“I’m being super goth,” James Whipple deadpans over Skype from his Berlin apartment. “I can’t go outside.” He’s squinting in the bright rays of the heatwave outside his window, and plays with his hair constantly throughout our call while cracking self-deprecating jokes. You’d get the impression he was a bit shy, if it wasn’t for the brash Hollywood sheen of the productions he releases on experimental label PAN, or the rowdy DJ sets he plays at touring club night Janus, under the name of M.E.S.H.
Californian-born Whipple has been in Berlin for the past six years. After graduating college in New York and sticking out the city’s bustle for a year, he realized he “hated it” when a two-month vacation to visit friends in Berlin turned into a one-way trip. “In Berlin, there’s this feeling of sparseness, people can kind of isolate themselves,” he relates. It’s been good for him honing his own practice as an artist—he released his debut EP for PAN, Scythians, in 2014—but it hasn’t all been isolating. Alongside Houston’s noisy expat Lotic and Swedish mash-up lover KABLAM, Whipple also found himself co-founding and acting as one of the key residents of Janus, Berlin’s most unpredictable club night (the regular night ended in 2014, but the collective still occasionally host one-offs at clubs around Europe).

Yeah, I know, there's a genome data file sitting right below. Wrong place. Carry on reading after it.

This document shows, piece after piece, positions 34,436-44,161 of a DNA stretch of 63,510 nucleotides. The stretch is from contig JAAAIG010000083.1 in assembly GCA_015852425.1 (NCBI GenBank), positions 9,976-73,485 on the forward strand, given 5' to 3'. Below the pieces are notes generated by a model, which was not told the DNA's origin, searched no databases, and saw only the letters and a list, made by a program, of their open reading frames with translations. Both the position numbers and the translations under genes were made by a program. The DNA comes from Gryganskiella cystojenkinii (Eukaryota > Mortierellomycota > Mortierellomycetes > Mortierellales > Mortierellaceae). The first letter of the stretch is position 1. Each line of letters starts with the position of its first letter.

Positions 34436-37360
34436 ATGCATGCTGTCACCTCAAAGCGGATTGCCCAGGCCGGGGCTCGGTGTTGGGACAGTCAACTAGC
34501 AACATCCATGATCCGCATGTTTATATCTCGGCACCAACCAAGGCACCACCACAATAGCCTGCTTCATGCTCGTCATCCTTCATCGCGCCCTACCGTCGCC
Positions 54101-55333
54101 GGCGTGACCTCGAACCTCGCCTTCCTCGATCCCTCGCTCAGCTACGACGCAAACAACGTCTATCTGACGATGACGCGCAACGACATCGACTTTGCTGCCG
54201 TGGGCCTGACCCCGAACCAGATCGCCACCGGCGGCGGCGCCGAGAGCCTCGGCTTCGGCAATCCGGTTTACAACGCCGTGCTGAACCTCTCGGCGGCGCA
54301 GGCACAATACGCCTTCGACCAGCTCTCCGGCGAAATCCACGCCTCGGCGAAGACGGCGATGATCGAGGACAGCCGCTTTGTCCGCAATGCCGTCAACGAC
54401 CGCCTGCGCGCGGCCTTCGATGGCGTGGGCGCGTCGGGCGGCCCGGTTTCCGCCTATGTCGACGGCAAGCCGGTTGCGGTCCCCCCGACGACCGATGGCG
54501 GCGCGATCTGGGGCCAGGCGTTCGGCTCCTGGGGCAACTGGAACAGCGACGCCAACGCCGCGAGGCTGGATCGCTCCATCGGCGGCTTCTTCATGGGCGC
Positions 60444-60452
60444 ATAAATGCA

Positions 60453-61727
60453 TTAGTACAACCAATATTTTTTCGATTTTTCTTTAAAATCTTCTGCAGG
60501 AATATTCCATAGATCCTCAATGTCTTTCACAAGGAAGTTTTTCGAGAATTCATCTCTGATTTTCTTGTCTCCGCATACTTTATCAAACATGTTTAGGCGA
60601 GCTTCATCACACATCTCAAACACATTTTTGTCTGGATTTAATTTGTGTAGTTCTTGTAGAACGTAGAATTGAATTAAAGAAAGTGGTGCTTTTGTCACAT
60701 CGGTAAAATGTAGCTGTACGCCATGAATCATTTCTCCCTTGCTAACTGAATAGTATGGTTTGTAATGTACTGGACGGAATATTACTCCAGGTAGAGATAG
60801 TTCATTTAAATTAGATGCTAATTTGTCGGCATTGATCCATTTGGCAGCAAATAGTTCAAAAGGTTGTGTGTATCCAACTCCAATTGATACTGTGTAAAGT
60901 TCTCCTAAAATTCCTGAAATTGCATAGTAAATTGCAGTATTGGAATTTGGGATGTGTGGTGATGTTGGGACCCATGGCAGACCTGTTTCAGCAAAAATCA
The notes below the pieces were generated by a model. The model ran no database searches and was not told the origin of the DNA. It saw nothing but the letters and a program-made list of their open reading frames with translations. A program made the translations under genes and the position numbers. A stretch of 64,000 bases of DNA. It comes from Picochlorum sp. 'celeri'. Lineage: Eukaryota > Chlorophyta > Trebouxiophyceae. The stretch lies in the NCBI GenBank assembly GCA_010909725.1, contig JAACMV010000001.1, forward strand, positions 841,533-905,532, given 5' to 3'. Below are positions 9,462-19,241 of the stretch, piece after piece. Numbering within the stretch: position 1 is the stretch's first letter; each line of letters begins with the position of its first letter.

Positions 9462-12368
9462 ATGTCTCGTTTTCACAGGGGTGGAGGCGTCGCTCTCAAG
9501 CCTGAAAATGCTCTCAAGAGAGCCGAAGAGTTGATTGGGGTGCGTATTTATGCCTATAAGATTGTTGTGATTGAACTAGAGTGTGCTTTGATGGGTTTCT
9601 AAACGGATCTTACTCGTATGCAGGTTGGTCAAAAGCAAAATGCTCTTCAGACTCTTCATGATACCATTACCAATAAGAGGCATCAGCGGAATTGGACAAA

Janus is perhaps one of the few experimental spaces that would have given a home to a producer with a background and a palette like M.E.S.H.’s. After briefly dabbling in pop-punk bass guitar at the age of 13, Whipple moved on to making a mixture of noise, musique concrète and drum ‘n’ bass on Fruity Loops as a teenager, developing a sweeping collage style that can be traced all the way through to his idiosyncratic productions today. “I grew up in a place [Santa Barbara] that didn’t have a heavy electronic culture, so I was receiving things years late,” he explains. On his debut album Piteous Gate, out July 17th on PAN, he brings together everything from brittle hardstyle riffs to piercing trance motifs, classical samples, and an approach to hip-hop beats that’s like when you watch a movie on a screen so wide and hi-def it’s practically distorted. Add to that the record’s coating in blockbuster-worthy SFX and the fact it’s named after a place in a 1990s science fantasy novel by cult author Gene Wolfe, and you’ve got an intricate web of reference points that come together to form something uncannily familiar: the perspective of a introvert whose world is huge, thanks to the fantasy worlds of the 90s and the online worlds of the 00s.
In the midst of Berlin’s heatwave, The FADER caught up with Whipple to find out how all these things are related, and what solar eclipses, Prometheus and Renaissance instruments had to do with the formulation of his sound.